Being you — the real you — is hard in our culture. However, it is a worthy and necessary endeavor. If you do not know who you are or what you want, you may have to do some work to figure it out. If that is the case, then please do the work. Think about this: Your friend invites you to a movie you do not like, but you fear she will not like you if you say no. You go. You are miserable. Your friend picks up on that and asks you what’s up. You deny any issues, further distancing yourself from the truth of who you are. A seed of resentment is planted. After a while, it blooms full force, and you find yourself avoiding your friend. Some time passes and she confronts you. You finally admit what the problem was and she tells you picking a different movie would not have been such a big deal but now she is unsure what you say she can trust. A breach that is very difficult to repair is caused by such actions. Fight the lie that says you are somehow nice when you consistently give yourself up for others. Do the work it takes to be yourself.
Here’s this word again. In the earlier paragraph, the fact others can cross our boundaries was highlighted so as to persuade you not to settle for that. Here, the idea is to encourage you to do the hard work it takes to figure out and draw your boundaries with others. No one likes to hear no. It won’t be fun. However, those who truly love and care for you and who also have growth mindset will quickly figure out your no will not kill them. Here’s a twist — remember that most people you come across really are strong enough to hear your no. Treat them with the respect and dignity inherent to that belief.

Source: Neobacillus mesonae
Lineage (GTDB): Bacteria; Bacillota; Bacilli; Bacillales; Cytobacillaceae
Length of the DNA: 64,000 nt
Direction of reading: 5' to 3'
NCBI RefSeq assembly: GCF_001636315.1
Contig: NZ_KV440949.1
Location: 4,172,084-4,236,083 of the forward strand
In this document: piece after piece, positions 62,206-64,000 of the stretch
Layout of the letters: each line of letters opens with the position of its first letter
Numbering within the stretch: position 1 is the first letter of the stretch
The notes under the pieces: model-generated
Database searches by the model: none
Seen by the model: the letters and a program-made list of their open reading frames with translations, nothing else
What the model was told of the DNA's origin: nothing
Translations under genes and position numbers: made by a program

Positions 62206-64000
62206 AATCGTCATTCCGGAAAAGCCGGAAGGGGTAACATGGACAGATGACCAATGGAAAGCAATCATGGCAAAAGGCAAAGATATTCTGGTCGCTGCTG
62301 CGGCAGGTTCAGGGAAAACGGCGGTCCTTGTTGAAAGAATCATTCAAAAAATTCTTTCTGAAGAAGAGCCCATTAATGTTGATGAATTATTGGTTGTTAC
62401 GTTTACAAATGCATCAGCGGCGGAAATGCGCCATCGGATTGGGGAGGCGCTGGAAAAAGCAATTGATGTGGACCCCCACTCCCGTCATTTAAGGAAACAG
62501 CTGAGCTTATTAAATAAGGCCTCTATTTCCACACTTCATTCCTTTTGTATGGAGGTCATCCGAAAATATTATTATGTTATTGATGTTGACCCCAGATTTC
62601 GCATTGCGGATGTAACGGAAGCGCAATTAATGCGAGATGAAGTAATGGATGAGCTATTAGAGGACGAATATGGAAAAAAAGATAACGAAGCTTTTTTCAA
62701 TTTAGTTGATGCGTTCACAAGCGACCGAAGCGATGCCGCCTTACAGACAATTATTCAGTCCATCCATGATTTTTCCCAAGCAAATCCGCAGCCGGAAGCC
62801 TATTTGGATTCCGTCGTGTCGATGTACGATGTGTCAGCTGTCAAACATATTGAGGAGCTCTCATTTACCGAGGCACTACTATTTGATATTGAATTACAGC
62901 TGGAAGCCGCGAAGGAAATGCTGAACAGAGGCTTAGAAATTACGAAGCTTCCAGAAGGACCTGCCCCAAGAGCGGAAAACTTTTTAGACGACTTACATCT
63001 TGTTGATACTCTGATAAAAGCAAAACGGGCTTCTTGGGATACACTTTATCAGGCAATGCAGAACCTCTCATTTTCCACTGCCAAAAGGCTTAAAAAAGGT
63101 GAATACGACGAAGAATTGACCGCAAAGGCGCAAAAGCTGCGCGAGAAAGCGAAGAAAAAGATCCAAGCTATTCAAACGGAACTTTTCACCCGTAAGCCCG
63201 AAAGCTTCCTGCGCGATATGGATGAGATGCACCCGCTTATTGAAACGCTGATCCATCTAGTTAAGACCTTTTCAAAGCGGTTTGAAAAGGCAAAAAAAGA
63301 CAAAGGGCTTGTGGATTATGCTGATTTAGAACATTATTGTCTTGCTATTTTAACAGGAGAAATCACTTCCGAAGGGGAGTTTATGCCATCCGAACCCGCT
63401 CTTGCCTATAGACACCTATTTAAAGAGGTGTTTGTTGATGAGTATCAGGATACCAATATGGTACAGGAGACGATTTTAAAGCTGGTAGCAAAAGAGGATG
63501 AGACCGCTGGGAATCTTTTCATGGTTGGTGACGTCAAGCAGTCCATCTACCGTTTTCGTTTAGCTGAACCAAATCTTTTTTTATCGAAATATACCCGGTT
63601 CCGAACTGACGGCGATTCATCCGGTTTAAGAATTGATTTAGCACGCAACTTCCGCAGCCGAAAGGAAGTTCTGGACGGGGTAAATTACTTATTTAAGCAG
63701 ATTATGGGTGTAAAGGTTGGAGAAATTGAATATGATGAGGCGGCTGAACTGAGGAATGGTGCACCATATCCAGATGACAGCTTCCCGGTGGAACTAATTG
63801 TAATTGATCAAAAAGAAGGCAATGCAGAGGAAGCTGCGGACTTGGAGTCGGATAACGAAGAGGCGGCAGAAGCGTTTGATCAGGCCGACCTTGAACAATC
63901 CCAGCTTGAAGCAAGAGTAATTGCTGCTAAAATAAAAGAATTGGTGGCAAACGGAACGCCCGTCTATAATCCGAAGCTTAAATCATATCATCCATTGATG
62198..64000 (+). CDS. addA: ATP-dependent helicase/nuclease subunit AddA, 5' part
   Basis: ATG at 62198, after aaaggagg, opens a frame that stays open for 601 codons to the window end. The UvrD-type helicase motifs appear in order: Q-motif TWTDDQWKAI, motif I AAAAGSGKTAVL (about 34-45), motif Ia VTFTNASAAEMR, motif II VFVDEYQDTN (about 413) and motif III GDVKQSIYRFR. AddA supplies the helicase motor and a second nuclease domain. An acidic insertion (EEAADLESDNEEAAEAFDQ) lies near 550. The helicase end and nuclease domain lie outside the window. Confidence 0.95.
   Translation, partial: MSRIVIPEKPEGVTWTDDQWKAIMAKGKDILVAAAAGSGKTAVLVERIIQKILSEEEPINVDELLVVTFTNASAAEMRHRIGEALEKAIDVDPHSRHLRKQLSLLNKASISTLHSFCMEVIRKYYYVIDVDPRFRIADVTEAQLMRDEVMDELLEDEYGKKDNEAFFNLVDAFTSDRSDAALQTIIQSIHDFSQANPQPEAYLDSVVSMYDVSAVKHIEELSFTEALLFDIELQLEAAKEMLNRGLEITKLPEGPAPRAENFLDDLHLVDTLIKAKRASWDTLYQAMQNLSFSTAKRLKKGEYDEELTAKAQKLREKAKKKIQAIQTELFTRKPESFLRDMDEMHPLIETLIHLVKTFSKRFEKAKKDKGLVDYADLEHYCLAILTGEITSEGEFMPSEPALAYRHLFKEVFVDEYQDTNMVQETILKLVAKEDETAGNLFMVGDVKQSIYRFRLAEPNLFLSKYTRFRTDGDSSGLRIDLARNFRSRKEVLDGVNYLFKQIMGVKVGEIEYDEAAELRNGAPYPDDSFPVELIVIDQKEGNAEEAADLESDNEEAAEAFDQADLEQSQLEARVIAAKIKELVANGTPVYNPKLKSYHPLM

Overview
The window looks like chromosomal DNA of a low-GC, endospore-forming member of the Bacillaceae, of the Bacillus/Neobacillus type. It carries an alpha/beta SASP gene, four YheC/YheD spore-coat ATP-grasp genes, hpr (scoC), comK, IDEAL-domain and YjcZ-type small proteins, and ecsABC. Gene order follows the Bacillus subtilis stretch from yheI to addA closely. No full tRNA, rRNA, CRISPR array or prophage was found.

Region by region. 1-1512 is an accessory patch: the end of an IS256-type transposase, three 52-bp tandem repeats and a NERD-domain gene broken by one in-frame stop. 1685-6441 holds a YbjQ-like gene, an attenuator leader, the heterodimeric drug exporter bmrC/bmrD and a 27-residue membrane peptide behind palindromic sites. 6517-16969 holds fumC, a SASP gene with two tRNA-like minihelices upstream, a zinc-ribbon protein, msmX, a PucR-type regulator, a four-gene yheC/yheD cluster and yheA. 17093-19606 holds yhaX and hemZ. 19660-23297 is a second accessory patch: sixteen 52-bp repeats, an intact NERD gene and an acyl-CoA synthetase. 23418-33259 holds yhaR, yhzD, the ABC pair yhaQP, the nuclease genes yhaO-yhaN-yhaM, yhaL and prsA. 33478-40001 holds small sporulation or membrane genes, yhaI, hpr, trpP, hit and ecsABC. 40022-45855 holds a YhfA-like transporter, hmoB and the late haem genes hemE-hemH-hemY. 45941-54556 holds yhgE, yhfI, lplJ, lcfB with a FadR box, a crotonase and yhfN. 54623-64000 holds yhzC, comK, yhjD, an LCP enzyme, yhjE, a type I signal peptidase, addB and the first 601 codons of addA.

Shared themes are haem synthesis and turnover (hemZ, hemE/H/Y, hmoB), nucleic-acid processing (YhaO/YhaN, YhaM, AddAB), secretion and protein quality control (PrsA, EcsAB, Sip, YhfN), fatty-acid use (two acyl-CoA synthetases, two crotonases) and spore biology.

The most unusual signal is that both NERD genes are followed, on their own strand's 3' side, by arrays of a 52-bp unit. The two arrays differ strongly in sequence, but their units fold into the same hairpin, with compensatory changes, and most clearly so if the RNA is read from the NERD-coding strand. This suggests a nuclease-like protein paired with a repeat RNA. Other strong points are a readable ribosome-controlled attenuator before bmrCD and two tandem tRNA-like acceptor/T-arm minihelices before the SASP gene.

People are frustrating sometimes. Most of the pain we try to avoid in being authentic or drawing boundaries comes from the response of people around us. We can get to the point that we no longer wish to try, and we succumb to giving ourselves up. Building community is challenging. That said, it is also a pain worth undergoing. If you maintain your unique self and keep your boundary lines, then the benefits and payoffs you will receive from the community will be immense. We are not islands unto ourselves, but thanks to the comparison fallacies rife in our modern world, we often wish we were. Do not fall prey to the idea that you do not need others. Interdependence, not independence, is the highest level of maturity.
If you read this article and think that those around you will not support your engagement with constructive pain preferring you to stay subject to them in destructive pain, then you may need to find another tribe. Do not be afraid to reach out to professionals, clergy, mentors, teachers, or others as a start. Heck, find a really good TED talk, podcast, or memoir to spur you on to start if need be. Whatever it takes to help you manage growing pains is worth the effort.
Written by book author, blogger, & educational/motivational speaker, Hannah Smith, MA LMHC CGP. Founder and owner of Potential Finders Network, Hannah provides consultation, training, and personal development services. Hannah’s passion is to see people reach their potential and find lasting, positive change. If you have topics you want to suggest, please don’t hesitate to contact her at Hannah@PotentialFinders.com and check out www.PotentialFinders.com or Facebook to learn more.